The Battle of Creative Resistance

Why it’s so hard to show up for your art

Jan 22, 2019

Creativity Art Artist Habits
woman holds her head in palm and leans on wall

Photo by Carolina Heza

Let’s talk about resistance. Not the kind at the gym, but the creative type that artists all over the world experience and suffer through when initially faced with their calling to create. The one Steven Pressfield talks endlessly about in his writings. Let’s tackle that beast. Because it’s not talked about enough.

What is the best antidote to a messy house? Creative resistance. The quickest way to get everything on your to-do list crossed off? Creative resistance. No other time is my house more clean, organized, and tidy, or more of my errands complete, than when I’m putting off my creative work. It gets to the point where I walk around my house looking for things to clean or fix or organize. All the while with a sense of guilt and slight disgrace in the back of my mind, knowing what I’m avoiding. It’s productive and pathetic at the same time.

Of course there is the obvious and strikingly easy solution to ridding myself of this guilt — facing the blank page and actually creating. And yet, I will do almost anything else to dodge the work, including calling my retirement company from a previous employer to merge that account with my current retirement account and going through endless paperwork to make this happen (true story). That is some serious resistance.

In The War of Art, Pressfield says this of resistance:

Resistance cannot be seen, touched, heard, or smelled. But it can be felt. Resistance by definition is self-sabotage. It is self-generated and self-perpetuated. [It] is the most toxic force on the planet. Resistance’s goal is not to wound or disable. [It] aims to kill.

It is at once a part of us and a force outside of us following our every move in the direction of our calling. It waits quietly, and often not so quietly, to destroy our creative endeavors. It shows no mercy; it extends zero grace.

But Pressfield also says this, which gives me hope:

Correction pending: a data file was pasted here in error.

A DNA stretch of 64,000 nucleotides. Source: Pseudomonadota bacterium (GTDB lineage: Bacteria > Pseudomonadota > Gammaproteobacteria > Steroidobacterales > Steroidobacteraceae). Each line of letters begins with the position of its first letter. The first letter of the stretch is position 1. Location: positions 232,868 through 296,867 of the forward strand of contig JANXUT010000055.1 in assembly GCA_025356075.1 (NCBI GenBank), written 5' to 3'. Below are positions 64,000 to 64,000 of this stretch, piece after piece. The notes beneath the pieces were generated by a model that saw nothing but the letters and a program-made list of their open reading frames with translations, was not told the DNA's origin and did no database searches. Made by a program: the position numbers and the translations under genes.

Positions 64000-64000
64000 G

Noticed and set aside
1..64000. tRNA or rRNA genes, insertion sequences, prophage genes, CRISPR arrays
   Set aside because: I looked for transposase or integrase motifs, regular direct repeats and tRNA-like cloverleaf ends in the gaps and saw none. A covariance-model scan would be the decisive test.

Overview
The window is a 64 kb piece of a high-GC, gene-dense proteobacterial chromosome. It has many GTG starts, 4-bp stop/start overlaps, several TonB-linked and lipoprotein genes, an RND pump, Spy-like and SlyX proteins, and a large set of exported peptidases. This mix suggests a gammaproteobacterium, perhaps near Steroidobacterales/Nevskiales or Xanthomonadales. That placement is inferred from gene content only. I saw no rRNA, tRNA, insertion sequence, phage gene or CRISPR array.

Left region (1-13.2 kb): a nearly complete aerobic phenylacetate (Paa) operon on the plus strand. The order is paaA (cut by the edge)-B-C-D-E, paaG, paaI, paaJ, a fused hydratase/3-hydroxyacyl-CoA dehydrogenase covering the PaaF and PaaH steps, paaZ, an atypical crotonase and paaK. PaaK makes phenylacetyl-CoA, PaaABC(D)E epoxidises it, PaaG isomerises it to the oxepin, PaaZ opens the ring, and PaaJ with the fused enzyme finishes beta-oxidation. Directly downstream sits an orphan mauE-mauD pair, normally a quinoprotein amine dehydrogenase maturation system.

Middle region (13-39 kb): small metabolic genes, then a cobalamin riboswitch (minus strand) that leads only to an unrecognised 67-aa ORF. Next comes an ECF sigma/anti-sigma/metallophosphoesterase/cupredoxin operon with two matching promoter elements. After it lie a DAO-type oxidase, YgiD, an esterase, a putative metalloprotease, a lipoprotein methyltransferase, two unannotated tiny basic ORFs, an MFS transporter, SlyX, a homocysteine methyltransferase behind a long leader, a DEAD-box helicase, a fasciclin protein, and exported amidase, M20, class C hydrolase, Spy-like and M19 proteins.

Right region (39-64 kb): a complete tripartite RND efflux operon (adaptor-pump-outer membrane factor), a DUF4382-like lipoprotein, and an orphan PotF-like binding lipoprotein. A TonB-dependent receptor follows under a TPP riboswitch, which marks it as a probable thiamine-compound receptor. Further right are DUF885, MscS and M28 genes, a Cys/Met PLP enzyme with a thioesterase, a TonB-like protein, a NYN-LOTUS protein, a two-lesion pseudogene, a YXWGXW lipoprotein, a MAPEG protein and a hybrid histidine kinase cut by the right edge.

The more resistance you experience, the more important your unmanifested art/project/enterprise is to you — and the more gratification you will feel when you finally do it.

Sigh of relief. It is as if resistance wants to test our commitment to the work, like a drill sergeant at a SEALs training camp, pushing us to the end of our limits. Maybe it wants to see if we’re really cut out for the creative life and all its emotional ups and downs.

According to Pressfield, this feeling of resistance never really goes away, no matter how much work we produce or put out into the world. It simply is something we have to overcome, time and time again.

On one hand, this leaves me feeling discouraged and daunted, knowing this dark cloud will always follow me and keep poking. But on the other hand, the presence of resistance serves as a reminder that I’m on the right track, that I’m pursuing my calling. It lets me know I have something inside of me waiting to manifest, a creative seed waiting to germinate. And that is worth continuing to fight the battle, the war of art. Facing this resistance and doing my work is one minuscule step for mankind, but a massive step for little ol’ me.

When I think of laying on my deathbed — excuse the somber switch in tone — I hope I am not remembered for a clean and well-kept home (sorry Marie Kondo). Or for a lifetime of struggle with resistance that I never overcame. And especially not for all the things I managed to cross off my to-do list (as much satisfaction as that would bring). No, I hope I’m remembered for the words I wrote and shared, for any amount of light they shined into the lives of my fellow beings, and any truth from deep within me they drew out.

I wish I had the magic technique to give you on how to beat or even just face resistance, the guaranteed how-to. I wish I could say yours won’t be so bad, but an entire human history of creative ventures will prove that to be doubtful.

What I can tell you with certainty is this: if you feel called to do creative work, resistance will rear its ugly head. It will give you boundless energy to get everything else done in your life so that you have none left for your art. It will test your focus, your commitment, your stamina, and perhaps most of all — your ability to quiet the voices of the world and tune into your own. But when you do, when you push past resistance even for only a day and show up to the blank page, you will find something there that can’t be found anywhere else — the unique contribution only you were meant to make. And if you keep showing up, you find the parts of yourself you went looking for everywhere else.

Your art matters. Your voice matters. Your contribution is needed. Let your work see the light of day. It most certainly won’t cure cancer or end human trafficking, but it will feed your soul and inspire others to feed theirs. I can’t think of a higher form of self-care than doing our creative work.

And if you find yourself up against the wall of resistance with no fight left in you, remember Pressfield’s rule of thumb: “The more scared we are of a work or calling, the more sure we can be that we have to do it.” Surrender, just for that day, and extend yourself some grace. Then the next day, begin again. What else can you do? More dishes?

What has your battle with resistance been like? What do you do to combat it? I’d love to know; share in the comments.